Color me fuddy-duddy, but the jewelry would look just as lovely if the models kept their clothes on (paging Joan Didion, Iris Apfel, and Tilda Swinton!). Beautiful, young, skinny–ha! What happened to handsome, of a certain age, and well-kempt no matter what the figure? I also note that hair types are, once again, limited in scope. Pfft! Gather ye corkscrew curls, gather ye Pam Grier Afros! And while you’re at it, gather ye clothes, but we’ve already been over that.
One additional plaint: No brooches in sight. But to wear a brooch you have to wear (gasp!) clothes, which effectively brings the shock value of seeing young girls in the nude to something approaching nullity. Ump! If you must further the image of chic young savages emerging on a desert island wearing nothing but the bling with which they crash-landed into the ocean, drape them in crude duck canvas, toga-style, and pin them shut with brooches. Voila! Instant chic degage. Then let the other naked Maenads cavort and frolic as they wish.
End of rant.
I love love love this comment. You are a constant delight, Jaenice.
Jaenice Palmer says
Aw, shucks! *wriggles about in seat*
This was me in the stance of acerbic and withering critic–not to say snarky commentator. I used to think to think snark was the hubbest of hubba–I have the influences of Ambrose Bierce, Dorothy Parker, and Groucho Marx to thank for this–but these days I tend to reserve my pithiest, least forgiving comments for targets I truly feel have earned it and then some. (I don’t always succeed, but that’s a story for another day.) In this case, after I looked at some of the naughty pictures–eh, sorry, I meant some of the jewelry photography–I whipped out my crusty sword, so to speak, and let ‘er rip. As for anyone else who reads this…bon appetit, my sweet.
I think cleverness is always admirable, and snark as a sword is much better than other, less creative modes of angry self-expression. But then again, I think we are fairly similar in many ways, so maybe I just felt like you said what I was thinking.
Jaenice Palmer says
Yes! I will say this: When I am disallowed from physical and verbal action, my wit is my first and best weapon–something I’ve cultivated from a young age, now I think of it. And I suspect you’re right about similarity, given that we seem to get along like a house on fire. (smiles)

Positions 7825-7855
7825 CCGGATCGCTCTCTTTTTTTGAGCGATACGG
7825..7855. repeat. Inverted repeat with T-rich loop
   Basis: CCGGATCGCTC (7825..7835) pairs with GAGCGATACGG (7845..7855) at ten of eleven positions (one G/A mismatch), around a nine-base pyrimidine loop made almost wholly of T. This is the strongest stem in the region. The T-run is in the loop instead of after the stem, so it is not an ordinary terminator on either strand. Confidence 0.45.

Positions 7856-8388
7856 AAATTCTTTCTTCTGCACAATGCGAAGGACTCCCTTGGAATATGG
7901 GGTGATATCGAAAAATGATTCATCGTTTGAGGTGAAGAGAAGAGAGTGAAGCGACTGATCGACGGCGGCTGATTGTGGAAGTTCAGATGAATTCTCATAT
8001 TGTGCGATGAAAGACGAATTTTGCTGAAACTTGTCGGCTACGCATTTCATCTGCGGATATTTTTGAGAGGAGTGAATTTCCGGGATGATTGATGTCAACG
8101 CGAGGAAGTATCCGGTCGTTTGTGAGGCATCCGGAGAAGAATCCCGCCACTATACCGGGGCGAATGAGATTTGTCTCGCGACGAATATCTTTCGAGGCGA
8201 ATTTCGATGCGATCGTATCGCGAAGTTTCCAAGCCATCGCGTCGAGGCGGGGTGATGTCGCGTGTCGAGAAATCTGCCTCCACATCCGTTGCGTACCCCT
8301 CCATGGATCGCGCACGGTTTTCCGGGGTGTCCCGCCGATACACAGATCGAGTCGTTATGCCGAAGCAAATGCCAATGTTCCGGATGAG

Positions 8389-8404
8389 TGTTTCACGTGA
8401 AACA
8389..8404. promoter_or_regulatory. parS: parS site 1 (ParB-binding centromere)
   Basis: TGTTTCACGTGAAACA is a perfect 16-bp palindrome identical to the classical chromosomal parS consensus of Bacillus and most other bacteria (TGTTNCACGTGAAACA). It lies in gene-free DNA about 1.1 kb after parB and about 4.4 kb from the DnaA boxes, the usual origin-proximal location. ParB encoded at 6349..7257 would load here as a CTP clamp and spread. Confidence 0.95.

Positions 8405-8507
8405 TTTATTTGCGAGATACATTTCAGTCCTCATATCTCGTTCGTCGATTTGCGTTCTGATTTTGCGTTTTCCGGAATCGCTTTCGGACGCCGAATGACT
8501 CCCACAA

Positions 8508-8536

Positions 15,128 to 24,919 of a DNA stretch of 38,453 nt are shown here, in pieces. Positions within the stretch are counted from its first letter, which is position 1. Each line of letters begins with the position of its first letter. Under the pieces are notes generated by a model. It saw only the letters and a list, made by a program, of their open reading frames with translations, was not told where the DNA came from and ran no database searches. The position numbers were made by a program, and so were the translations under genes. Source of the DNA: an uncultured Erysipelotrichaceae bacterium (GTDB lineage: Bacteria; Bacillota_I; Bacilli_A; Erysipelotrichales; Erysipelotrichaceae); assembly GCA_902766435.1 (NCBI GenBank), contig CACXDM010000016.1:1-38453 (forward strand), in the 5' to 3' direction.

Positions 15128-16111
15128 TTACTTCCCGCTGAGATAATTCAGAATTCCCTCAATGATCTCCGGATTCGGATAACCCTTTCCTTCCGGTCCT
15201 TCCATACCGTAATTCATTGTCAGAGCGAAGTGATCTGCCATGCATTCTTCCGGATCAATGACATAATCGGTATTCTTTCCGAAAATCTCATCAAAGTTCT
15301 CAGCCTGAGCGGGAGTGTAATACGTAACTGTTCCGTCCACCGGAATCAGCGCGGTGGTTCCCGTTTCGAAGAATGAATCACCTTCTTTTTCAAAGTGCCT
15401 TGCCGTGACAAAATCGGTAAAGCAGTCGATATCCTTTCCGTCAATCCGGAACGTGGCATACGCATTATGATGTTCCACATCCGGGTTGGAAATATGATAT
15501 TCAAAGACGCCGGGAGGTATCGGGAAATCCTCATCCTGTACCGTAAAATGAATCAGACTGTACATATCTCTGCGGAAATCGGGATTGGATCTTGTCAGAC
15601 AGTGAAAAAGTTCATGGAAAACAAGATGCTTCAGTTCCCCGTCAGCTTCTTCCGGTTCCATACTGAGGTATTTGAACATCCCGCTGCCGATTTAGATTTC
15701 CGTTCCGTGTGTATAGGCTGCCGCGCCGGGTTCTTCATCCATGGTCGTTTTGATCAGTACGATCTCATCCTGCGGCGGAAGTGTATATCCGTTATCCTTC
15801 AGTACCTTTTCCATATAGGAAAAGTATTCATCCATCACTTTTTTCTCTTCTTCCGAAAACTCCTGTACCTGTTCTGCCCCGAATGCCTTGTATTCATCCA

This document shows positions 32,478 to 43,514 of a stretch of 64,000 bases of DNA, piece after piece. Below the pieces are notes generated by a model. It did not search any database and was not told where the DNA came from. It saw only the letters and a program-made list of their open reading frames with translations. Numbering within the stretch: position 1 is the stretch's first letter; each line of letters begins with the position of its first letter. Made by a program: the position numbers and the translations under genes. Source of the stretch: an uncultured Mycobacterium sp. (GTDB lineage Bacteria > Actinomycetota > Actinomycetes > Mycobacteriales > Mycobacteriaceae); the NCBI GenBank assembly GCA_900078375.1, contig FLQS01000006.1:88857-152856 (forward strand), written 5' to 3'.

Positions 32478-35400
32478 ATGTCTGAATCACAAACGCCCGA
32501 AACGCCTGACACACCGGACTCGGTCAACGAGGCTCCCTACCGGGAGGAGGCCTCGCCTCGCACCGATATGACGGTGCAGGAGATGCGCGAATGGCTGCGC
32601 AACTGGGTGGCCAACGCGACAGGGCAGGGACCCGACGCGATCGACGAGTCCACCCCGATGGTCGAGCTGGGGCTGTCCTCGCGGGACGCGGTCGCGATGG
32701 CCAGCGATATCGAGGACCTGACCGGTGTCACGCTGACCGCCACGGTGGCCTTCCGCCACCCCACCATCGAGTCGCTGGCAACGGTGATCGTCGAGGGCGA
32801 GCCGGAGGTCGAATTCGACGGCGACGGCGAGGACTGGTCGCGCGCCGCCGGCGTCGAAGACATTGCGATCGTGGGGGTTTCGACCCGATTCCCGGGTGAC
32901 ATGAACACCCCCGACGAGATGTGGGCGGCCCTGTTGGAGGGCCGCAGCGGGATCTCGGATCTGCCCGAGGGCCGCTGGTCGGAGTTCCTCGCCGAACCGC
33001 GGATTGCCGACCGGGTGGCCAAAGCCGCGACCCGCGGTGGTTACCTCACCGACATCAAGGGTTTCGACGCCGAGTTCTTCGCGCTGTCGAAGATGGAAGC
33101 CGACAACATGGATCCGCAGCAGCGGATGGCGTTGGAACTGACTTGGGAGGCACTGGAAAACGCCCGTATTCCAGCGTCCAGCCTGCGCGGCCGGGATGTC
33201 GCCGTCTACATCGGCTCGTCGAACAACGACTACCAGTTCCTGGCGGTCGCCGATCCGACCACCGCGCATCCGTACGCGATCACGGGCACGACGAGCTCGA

I’ve noticed this too, and I find it interesting that there’s an uptick of space-related art when there’s also an uptick of crazies who say space doesn’t exist, NASA is a fraud, their pics are fake and Earth is flat. Whatever is the problem with Earthlings these days?
When a company uses nudity as their primary branding or advertising, I lose a lot of respect for them. It’s disrespectful to women because it implies we’re nothing more than objects, and woe to the lady who doesn’t fit the current “beauty standards” of the magazines. This jewelry is lovely, and bravo for speaking out about their branding. I also appreciate that you brought it up in the first place. It makes me feel like I can trust your recommendations without the worry of seeing something cool on your blog, but then going to the designer’s page and being caught off guard.
Thanks so much, Lydia! I really appreciate that. Writing this post made me nervous, but I think these kinds of things are so important to acknowledge and discuss. The media we consume has such an effect on us and it’s important to question it.
1. This collection is absolutely stunning (and I am hiding it from one of my daughters – she wants to be an astrophysicist and there is NO WAY she can see this…mostly because $$$ but also because I will hear about it for the rest of my life)
2. Funny, I realized after you wrote it that I was very aware of, and very turned off by, the naked skinny model approach that JA takes in her adverts. I feel like it is more about the bodies than the jewelry, which is a shame because the jewelry is lovely. So thank you for pointing it out and pulling it out of my subconscious. As a mom with twins that have diametrically opposite body types, this message really gets to me on a subliminal level. I can only imagine what it does to my kids.
Thanks so much for reading and commenting!! Your daughters sound delightful – I love the idea of these beautiful pieces appealing to a future astrophysicist. I think that’s more powerful than naked supermodels any day.